Prayer Points

It could depend on the things you're asking for. If you ask God for the winning Lotto numbers, He might not answer that prayer - even if you promise a substantial donation to the church!

Likewise, if you ask Him to arrange an “accident” for the schoolyard bully who keeps beating up your son, He might not answer. (You say nobody would pray such a prayer? Read Psalm 35: 1-10 or Psalm 55: 15.)

And if you're praying for a clear day so you can go golfing, while your farmer friend is anxiously praying for rain - well, you can see that God is going to have to disappoint one of you!

All right, so some prayers are ridiculous, selfish, or mutually exclusive. But let me pose a more difficult, yet more likely, scenario: Your neighbor finds her car keys in answer to prayer. But your marriage ends in divorce court in spite of your prayers.

Why? Is God so busy caring for trivial pursuits that the big issues get past Him?

This matter of answered prayer can get very confusing very quickly. And the more we try to analyze how it works, the more confusing it can become. But let me suggest three points. They don't provide solutions to all the questions, but they do begin to give us a direction.

1. Prayer is more than asking for things.

God does want us to come to Him with our needs and desires. But I suspect He grows weary of prayers that are primarily a shopping list. Wouldn't you begin dreading to see someone if all that person ever did was to ask you for favors?

Prayer is praise and communication as well as requests. It's simply talking to God - without asking for anything. It's taking time to listen as He speaks to you through impressions and meditation. Prayer isn't always something that God has to “answer.” Analyze your prayers; you may be surprised at how much they are made up of requests.

2. Prayer isn't a magic wand that gets rid of reality.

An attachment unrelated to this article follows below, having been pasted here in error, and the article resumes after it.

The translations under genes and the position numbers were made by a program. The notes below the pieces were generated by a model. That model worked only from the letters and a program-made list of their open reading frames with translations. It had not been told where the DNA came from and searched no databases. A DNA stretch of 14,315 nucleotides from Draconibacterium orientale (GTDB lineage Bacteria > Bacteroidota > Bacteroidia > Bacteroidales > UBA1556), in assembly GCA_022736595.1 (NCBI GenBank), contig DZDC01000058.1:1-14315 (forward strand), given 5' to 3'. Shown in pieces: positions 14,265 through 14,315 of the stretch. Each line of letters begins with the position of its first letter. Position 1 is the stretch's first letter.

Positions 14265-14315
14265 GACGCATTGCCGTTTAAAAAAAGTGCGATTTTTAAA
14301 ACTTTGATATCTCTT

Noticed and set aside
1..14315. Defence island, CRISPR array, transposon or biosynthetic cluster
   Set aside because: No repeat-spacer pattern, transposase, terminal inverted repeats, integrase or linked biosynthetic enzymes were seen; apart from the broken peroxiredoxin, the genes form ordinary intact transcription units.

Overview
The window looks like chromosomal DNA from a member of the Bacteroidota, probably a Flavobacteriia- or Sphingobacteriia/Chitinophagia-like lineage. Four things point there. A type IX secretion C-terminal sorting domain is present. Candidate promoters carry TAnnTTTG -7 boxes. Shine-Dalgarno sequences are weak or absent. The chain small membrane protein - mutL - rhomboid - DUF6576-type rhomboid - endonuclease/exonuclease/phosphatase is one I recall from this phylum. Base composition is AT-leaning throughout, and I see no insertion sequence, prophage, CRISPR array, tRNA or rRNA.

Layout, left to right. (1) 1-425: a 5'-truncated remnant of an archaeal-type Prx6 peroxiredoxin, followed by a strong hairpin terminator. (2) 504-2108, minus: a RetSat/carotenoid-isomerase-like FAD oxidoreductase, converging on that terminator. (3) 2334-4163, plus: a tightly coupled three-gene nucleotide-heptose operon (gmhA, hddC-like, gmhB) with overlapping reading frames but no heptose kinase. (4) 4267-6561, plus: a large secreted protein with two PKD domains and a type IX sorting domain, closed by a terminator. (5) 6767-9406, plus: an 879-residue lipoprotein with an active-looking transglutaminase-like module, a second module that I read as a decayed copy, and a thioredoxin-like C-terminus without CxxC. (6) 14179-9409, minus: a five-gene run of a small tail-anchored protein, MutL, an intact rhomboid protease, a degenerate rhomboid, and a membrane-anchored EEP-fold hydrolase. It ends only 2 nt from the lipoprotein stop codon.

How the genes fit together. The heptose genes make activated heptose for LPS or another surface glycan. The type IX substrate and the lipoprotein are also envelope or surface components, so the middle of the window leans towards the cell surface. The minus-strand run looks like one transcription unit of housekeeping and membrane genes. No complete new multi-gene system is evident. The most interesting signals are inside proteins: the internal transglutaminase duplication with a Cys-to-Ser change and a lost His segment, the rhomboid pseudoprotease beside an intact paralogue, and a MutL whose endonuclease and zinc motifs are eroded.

Prayer is real; prayer is powerful; prayer can change things. But prayer is not a way of opting out of every unpleasant situation in life.

As a matter of fact, God often chooses not to automatically “answer” every prayer request for some pretty good reasons. For one thing, we often ask for something without really thinking about how it would affect ourselves or others.

We're like kids at a picnic who beg for ice cream after we've already had a soda pop, a candy bar, marshmallows, doughnuts, and a bag of popcorn. God realizes it simply isn't safe to always answer everyone's prayers.

Then too, God has put into place certain laws - physical, spiritual, psychological, emotional - and for the most part He intends for the universe to operate on these laws. Occasionally He may supersede one of them but He doesn't do this as a general rule. (What would this world be like, after all, if a mountain moved every time someone prayed for it to do so!)

3. "No" is also an answer.

So why does God sometimes “answer” our prayers and sometimes doesn't. I'd like to suggest that He always answers, though He doesn't always answer the way we want Him to. Every parent knows that No is sometimes the only correct answer to a child's request. Our heavenly Father realizes that too.

This matter of answered prayer can raise a lot of questions. But we can be sure of this: God hears every prayer. He loves us and will always do for us what is best. If we believe that, we can leave the questions - and the answers - up to Him.

“This is the confidence we have in approaching God: that if we ask anything according to his will, he hears us. And if we know that he hears us - whatever we ask - we know that we have what we asked of him” (1 John 5: 14, 15).

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